If you could read minds would it be a blessing or a curse? Think carefully before you answer. People think all kinds of things that are, shall we say, less than palatable. Read the average person’s mind and you’ll find not only a slew of mundane thoughts about football and hot wings but the odd thought so disgusting it’ll curl your brain.
Unless I’m around; then people just think how awesome I am.
Okay, so maybe that doesn’t happen.
Anyway, that’s the starter for Penny Luker’s The Truth Finder, a YA story about a young man far in the Earth’s future who can read minds and communicate telepathically. In this world there are others with similar gifts such as the ability to create mirages of sorts. Throw in a pinch of political intrigue, a shot of coming-of-age story, and a dash of magical swans and you have a very rich YA story that avoids the traditional pitfalls of talking down to its audience. Our protagonist, Vrail, is not out to save the world from the shadowy forces of danger. He’s not the most powerful person in the world. He’s, arguably, not even the most powerful person in his village. And that right there is a powerful way to tell a story; rather than making the main character so amazing that he becomes a charicature or something to strive for but never attain, Luker tells us a story that we can fit ourselves into. It has a lot of moving parts – coming-of-age, political intrigue, hints of things that started normal but became magical – but Penny pulls it most of the way together.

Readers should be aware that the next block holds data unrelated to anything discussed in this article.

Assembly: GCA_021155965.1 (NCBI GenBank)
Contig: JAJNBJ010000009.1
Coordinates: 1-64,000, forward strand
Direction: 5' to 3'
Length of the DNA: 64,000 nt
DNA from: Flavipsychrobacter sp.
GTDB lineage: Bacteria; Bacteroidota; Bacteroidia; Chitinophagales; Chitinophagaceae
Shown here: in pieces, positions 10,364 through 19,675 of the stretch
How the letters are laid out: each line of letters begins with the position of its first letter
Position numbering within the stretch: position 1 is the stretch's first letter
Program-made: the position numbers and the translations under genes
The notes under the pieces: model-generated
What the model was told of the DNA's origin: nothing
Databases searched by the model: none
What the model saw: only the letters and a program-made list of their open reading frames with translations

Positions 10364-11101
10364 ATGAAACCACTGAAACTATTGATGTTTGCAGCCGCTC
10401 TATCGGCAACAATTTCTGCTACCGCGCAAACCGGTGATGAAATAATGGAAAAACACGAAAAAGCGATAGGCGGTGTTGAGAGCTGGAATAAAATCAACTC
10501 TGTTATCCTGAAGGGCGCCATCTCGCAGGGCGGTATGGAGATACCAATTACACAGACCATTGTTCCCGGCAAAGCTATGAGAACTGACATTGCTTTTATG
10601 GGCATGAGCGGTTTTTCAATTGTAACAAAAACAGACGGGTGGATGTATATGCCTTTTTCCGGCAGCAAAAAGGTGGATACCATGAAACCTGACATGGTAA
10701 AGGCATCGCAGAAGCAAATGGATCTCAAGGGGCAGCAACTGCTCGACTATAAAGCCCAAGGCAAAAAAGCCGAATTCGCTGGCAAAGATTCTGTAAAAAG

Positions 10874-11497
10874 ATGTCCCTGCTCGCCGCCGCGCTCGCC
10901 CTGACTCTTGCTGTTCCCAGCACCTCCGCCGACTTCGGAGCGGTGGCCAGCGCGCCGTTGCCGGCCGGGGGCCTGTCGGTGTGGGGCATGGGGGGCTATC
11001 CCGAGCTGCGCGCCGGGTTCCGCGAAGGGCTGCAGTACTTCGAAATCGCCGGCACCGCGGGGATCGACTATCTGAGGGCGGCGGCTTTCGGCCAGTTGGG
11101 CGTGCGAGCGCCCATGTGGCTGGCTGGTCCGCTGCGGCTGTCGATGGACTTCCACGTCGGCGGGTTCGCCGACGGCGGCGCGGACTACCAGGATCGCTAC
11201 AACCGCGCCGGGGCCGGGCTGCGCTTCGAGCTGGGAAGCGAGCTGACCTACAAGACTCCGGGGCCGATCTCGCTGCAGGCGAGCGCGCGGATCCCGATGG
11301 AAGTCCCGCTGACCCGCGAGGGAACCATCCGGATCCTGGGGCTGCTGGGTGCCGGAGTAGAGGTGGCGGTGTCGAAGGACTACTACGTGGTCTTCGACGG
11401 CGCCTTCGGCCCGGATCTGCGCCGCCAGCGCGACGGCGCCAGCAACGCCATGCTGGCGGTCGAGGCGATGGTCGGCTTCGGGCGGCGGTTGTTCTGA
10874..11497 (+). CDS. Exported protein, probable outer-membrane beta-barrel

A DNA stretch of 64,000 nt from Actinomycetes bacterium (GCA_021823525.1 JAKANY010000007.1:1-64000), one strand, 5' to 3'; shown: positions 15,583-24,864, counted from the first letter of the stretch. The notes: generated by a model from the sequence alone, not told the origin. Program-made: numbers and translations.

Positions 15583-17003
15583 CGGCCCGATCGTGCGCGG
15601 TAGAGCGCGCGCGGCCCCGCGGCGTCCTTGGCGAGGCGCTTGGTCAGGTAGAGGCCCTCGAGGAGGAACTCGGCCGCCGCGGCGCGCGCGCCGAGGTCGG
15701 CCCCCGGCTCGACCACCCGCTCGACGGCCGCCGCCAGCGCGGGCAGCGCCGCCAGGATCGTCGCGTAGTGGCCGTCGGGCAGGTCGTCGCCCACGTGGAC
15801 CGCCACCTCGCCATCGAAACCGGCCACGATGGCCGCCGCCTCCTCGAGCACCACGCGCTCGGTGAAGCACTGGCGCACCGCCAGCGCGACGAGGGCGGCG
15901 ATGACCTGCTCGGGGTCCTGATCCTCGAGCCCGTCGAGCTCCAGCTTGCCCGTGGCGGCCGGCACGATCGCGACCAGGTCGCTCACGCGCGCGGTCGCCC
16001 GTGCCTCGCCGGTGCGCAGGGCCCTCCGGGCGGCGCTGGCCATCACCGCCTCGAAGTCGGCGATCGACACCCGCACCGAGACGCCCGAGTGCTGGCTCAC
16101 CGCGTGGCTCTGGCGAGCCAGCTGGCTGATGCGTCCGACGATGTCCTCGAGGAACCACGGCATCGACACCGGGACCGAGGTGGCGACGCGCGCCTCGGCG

I say most of the way because there are some dangling threads left at the end. The primary story is told, but bear in mind the subtitle of the book Future Earth Book 1. It simply wouldn’t be proper to finish everything at the end of this. Besides, if the whole story was told there’d be no reason for a sequel and I’d personally like to see more of the story. Here’s to looking forward to Future Earth Book 2.